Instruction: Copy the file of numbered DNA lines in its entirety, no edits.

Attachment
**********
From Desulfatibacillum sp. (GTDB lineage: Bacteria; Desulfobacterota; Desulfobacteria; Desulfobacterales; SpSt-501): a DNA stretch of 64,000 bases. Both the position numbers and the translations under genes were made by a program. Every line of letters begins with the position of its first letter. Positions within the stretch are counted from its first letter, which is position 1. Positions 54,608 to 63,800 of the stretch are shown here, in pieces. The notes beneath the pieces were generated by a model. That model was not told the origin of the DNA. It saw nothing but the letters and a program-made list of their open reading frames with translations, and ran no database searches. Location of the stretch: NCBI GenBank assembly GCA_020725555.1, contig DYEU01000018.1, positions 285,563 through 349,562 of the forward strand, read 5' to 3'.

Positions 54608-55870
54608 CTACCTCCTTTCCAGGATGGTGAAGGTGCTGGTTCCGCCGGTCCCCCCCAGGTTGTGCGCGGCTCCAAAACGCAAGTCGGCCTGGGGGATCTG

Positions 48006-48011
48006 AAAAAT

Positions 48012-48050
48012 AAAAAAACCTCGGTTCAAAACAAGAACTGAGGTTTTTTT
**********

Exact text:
From Desulfatibacillum sp. (GTDB lineage: Bacteria; Desulfobacterota; Desulfobacteria; Desulfobacterales; SpSt-501): a DNA stretch of 64,000 bases. Both the position numbers and the translations under genes were made by a program. Every line of letters begins with the position of its first letter. Positions within the stretch are counted from its first letter, which is position 1. Positions 54,608 to 63,800 of the stretch are shown here, in pieces. The notes beneath the pieces were generated by a model. That model was not told the origin of the DNA. It saw nothing but the letters and a program-made list of their open reading frames with translations, and ran no database searches. Location of the stretch: NCBI GenBank assembly GCA_020725555.1, contig DYEU01000018.1, positions 285,563 through 349,562 of the forward strand, read 5' to 3'.

Positions 54608-55870
54608 CTACCTCCTTTCCAGGATGGTGAAGGTGCTGGTTCCGCCGGTCCCCCCCAGGTTGTGCGCGGCTCCAAAACGCAAGTCGGCCTGGGGGATCTG

Positions 48006-48011
48006 AAAAAT

Positions 48012-48050
48012 AAAAAAACCTCGGTTCAAAACAAGAACTGAGGTTTTTTT